Volvo Cars’ Alexander Eriksson notes considerable research is being devoted to the automated driving hand-off, finding a balance between fast response and driver stress. (Volvo)

Volvo Cars mixes virtual with real-world testing

The automaker’s novel testing approach aims to speed product development.

Volvo Cars engineers who do a lot of test-track driving are trading their typical street-clothes attire for some serious “tech style.” They’re getting behind the wheel wearing a full-body haptic suit and a mixed-reality headset – the latest outfit for seeing the virtual moose that is poised to cross the vehicle’s path. “The unique thing for Volvo is we are combining technologies in a drivable test rig,” said Casper Wickman, Volvo Cars’ senior technical specialist-Human Centric Methods and Tools, who spoke during a November 2020 event from the company’s Open Innovation Arena in Gothenburg, Sweden.

By altering reality with virtual-reality cues, Volvo researchers can create various simulated traffic scenarios to test with a real vehicle on an actual roadway. The innovative approach aims to speed design and prototype evaluations for future driver assistance, safety and autonomous driving features. Volvo’s novel combination of simulated and actual-driving elements is supported by collaborations with U.K.-based Teslasuit; Unity Technologies, a San Francisco-based video game software developer, and Varjo, a Finnish maker of VR headsets.

The real-time Unity3D engine, enabling the creation of virtual environments and objects, has many use-case examples. “Our active safety team replicated an environment using Unity, where the road is digital and the car is virtual, so we can see if our perception and detection algorithms work,” said Timmy Ghiurau, the automaker’s innovation leader, virtual reality/augmented reality expert. Volvo also is using Unity’s latest simulation tools.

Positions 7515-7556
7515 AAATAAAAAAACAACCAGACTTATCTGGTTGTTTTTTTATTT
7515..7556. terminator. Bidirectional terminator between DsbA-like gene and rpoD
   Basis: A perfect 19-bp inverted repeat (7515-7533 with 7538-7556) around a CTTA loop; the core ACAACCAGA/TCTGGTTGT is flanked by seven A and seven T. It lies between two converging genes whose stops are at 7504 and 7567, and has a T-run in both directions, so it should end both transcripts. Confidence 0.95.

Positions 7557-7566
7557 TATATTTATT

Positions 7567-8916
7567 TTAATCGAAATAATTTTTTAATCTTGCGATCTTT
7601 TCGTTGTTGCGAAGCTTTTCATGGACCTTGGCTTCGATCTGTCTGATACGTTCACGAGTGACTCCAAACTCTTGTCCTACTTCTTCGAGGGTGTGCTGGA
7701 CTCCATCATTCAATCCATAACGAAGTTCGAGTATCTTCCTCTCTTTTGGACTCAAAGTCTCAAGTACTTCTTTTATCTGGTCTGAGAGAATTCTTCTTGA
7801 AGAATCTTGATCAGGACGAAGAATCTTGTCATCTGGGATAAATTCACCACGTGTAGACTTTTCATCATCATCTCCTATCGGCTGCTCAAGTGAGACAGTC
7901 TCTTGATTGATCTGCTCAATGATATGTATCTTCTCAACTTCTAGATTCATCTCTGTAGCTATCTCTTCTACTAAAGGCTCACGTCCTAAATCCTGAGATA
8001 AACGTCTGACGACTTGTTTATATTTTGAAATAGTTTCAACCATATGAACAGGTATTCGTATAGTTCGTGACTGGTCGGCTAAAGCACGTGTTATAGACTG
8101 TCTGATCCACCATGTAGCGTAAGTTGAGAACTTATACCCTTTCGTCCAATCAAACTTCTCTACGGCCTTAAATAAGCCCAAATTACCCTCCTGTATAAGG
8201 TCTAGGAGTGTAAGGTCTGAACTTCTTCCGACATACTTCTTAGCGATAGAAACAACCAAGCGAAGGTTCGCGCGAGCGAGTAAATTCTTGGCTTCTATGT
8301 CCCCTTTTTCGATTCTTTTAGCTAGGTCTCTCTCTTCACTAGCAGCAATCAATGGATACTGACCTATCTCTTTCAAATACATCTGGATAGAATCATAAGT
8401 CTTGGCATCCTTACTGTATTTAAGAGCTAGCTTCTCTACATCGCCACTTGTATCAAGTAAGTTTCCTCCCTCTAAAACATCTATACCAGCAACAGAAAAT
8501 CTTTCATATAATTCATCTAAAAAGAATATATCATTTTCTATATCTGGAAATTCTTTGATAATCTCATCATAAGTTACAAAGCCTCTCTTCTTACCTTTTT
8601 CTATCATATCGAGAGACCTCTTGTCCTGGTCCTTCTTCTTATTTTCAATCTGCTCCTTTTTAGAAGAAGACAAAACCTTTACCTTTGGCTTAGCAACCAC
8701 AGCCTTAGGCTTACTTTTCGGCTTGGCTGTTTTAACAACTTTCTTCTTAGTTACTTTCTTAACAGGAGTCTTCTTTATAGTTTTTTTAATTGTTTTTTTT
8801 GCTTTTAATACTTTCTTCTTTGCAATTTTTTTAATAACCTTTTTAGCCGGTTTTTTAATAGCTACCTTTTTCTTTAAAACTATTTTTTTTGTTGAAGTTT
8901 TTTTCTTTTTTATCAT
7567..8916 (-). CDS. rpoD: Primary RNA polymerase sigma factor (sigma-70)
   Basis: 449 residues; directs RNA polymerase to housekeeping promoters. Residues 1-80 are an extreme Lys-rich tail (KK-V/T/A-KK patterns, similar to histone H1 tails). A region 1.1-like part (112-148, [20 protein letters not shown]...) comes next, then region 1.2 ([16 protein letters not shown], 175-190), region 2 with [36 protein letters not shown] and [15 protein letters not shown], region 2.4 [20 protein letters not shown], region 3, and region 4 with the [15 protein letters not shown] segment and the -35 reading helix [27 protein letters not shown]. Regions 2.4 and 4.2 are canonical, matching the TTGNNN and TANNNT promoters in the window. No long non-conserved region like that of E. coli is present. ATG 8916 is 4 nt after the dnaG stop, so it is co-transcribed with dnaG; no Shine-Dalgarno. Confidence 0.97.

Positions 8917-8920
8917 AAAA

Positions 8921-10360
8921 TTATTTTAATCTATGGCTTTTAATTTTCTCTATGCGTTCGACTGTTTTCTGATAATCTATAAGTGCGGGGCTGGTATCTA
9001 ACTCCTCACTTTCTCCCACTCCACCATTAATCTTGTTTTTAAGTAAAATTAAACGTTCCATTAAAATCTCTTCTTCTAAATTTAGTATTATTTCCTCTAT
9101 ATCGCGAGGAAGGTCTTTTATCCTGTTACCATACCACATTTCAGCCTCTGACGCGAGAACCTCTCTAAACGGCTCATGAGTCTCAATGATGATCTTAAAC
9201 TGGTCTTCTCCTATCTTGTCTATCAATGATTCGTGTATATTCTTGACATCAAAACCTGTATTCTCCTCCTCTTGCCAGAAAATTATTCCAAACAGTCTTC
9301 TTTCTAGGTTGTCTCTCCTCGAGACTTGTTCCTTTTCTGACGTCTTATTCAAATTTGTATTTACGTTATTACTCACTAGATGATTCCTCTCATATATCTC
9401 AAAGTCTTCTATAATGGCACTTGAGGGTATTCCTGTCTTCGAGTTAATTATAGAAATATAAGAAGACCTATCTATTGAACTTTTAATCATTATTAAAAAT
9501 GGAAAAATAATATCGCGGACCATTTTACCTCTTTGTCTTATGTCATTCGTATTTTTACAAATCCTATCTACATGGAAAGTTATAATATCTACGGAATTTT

Varjo’s XR-1 mixed reality headset features photorealistic visuals and integrated eye-tracking technology. With the XR-1, Volvo researchers are able to perform user experience and safety studies “by keeping as much as possible of reality, such as real roads, road signs and nature, and only adding virtual objects for the things that they want to evaluate, such as other cars, wild animals, or pedestrians, which would be dangerous or costly to test in the real world,” Marcus Olsson, Varjo’s Mixed Reality Lead, explained to SAE International via email.

Teslasuit’s full-body suit provides motion capture via 10 inertial sensors, bio-sensing and haptic feedback. “We can see the user’s stress levels or heartbeat. And if we combine that with eye-tracking, it gives us quite a good impression of how the user is feeling in a certain traffic or safety situation,” said Ghiurau.

The user experience is crucial to the design and development of autonomous features, said Alexander Eriksson, Volvo’s senior design engineer for automated driving human factors. “Drivers might actually perform worse if we stress them during the take-back-control from the automated driving process,” he noted. Volvo’s use of a mixed-reality headset, haptic feedback suit and the 3D engine goes beyond conventional simulation technologies. “What we learn from our research with these technologies is definitely going to inform the way we design our systems,” he said.

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